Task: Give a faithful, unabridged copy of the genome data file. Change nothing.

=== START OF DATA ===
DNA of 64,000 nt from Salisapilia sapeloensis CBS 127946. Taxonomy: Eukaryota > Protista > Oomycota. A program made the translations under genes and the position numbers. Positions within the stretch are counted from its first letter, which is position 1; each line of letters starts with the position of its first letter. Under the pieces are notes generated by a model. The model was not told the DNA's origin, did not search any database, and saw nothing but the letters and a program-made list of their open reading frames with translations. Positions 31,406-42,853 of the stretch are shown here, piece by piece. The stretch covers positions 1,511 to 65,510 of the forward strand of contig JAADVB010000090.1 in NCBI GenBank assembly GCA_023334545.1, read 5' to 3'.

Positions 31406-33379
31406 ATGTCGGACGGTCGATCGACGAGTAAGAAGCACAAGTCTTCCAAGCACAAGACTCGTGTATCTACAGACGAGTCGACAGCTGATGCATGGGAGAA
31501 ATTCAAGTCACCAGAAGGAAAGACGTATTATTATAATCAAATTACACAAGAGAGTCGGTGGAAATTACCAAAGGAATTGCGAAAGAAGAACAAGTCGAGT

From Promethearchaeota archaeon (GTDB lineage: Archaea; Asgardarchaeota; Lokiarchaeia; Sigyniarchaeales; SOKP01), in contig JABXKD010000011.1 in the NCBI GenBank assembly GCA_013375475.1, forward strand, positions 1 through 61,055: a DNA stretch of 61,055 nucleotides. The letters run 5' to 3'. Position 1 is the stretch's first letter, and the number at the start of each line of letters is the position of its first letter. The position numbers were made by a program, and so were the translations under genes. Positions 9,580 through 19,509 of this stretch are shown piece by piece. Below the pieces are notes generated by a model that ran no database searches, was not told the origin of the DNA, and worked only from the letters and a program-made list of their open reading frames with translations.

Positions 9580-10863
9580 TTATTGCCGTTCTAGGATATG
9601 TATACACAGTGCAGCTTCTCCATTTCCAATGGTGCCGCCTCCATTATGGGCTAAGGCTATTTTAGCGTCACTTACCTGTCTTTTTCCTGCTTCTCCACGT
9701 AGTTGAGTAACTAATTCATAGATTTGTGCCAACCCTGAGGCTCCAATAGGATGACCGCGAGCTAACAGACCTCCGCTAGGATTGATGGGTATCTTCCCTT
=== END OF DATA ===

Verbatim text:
DNA of 64,000 nt from Salisapilia sapeloensis CBS 127946. Taxonomy: Eukaryota > Protista > Oomycota. A program made the translations under genes and the position numbers. Positions within the stretch are counted from its first letter, which is position 1; each line of letters starts with the position of its first letter. Under the pieces are notes generated by a model. The model was not told the DNA's origin, did not search any database, and saw nothing but the letters and a program-made list of their open reading frames with translations. Positions 31,406-42,853 of the stretch are shown here, piece by piece. The stretch covers positions 1,511 to 65,510 of the forward strand of contig JAADVB010000090.1 in NCBI GenBank assembly GCA_023334545.1, read 5' to 3'.

Positions 31406-33379
31406 ATGTCGGACGGTCGATCGACGAGTAAGAAGCACAAGTCTTCCAAGCACAAGACTCGTGTATCTACAGACGAGTCGACAGCTGATGCATGGGAGAA
31501 ATTCAAGTCACCAGAAGGAAAGACGTATTATTATAATCAAATTACACAAGAGAGTCGGTGGAAATTACCAAAGGAATTGCGAAAGAAGAACAAGTCGAGT

From Promethearchaeota archaeon (GTDB lineage: Archaea; Asgardarchaeota; Lokiarchaeia; Sigyniarchaeales; SOKP01), in contig JABXKD010000011.1 in the NCBI GenBank assembly GCA_013375475.1, forward strand, positions 1 through 61,055: a DNA stretch of 61,055 nucleotides. The letters run 5' to 3'. Position 1 is the stretch's first letter, and the number at the start of each line of letters is the position of its first letter. The position numbers were made by a program, and so were the translations under genes. Positions 9,580 through 19,509 of this stretch are shown piece by piece. Below the pieces are notes generated by a model that ran no database searches, was not told the origin of the DNA, and worked only from the letters and a program-made list of their open reading frames with translations.

Positions 9580-10863
9580 TTATTGCCGTTCTAGGATATG
9601 TATACACAGTGCAGCTTCTCCATTTCCAATGGTGCCGCCTCCATTATGGGCTAAGGCTATTTTAGCGTCACTTACCTGTCTTTTTCCTGCTTCTCCACGT
9701 AGTTGAGTAACTAATTCATAGATTTGTGCCAACCCTGAGGCTCCAATAGGATGACCGCGAGCTAACAGACCTCCGCTAGGATTGATGGGTATCTTCCCTT